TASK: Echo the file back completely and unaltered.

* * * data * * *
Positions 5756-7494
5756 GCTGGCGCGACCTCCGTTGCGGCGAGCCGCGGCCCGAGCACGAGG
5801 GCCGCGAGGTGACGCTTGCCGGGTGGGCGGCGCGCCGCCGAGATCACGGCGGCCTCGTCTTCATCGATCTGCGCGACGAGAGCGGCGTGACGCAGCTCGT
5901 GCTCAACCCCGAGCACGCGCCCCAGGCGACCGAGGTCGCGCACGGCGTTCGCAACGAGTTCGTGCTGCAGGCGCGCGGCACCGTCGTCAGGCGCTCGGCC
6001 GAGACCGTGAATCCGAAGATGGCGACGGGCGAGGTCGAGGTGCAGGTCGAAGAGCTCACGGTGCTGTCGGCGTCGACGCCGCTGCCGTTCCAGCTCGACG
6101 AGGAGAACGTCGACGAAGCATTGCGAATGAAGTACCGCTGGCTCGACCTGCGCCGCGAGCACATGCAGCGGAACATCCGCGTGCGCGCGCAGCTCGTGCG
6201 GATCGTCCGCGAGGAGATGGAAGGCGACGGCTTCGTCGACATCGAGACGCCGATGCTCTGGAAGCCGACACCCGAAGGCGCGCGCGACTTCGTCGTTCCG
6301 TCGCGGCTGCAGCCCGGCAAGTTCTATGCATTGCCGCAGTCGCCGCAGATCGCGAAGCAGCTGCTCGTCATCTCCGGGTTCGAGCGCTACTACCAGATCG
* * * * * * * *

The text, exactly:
Positions 5756-7494
5756 GCTGGCGCGACCTCCGTTGCGGCGAGCCGCGGCCCGAGCACGAGG
5801 GCCGCGAGGTGACGCTTGCCGGGTGGGCGGCGCGCCGCCGAGATCACGGCGGCCTCGTCTTCATCGATCTGCGCGACGAGAGCGGCGTGACGCAGCTCGT
5901 GCTCAACCCCGAGCACGCGCCCCAGGCGACCGAGGTCGCGCACGGCGTTCGCAACGAGTTCGTGCTGCAGGCGCGCGGCACCGTCGTCAGGCGCTCGGCC
6001 GAGACCGTGAATCCGAAGATGGCGACGGGCGAGGTCGAGGTGCAGGTCGAAGAGCTCACGGTGCTGTCGGCGTCGACGCCGCTGCCGTTCCAGCTCGACG
6101 AGGAGAACGTCGACGAAGCATTGCGAATGAAGTACCGCTGGCTCGACCTGCGCCGCGAGCACATGCAGCGGAACATCCGCGTGCGCGCGCAGCTCGTGCG
6201 GATCGTCCGCGAGGAGATGGAAGGCGACGGCTTCGTCGACATCGAGACGCCGATGCTCTGGAAGCCGACACCCGAAGGCGCGCGCGACTTCGTCGTTCCG
6301 TCGCGGCTGCAGCCCGGCAAGTTCTATGCATTGCCGCAGTCGCCGCAGATCGCGAAGCAGCTGCTCGTCATCTCCGGGTTCGAGCGCTACTACCAGATCG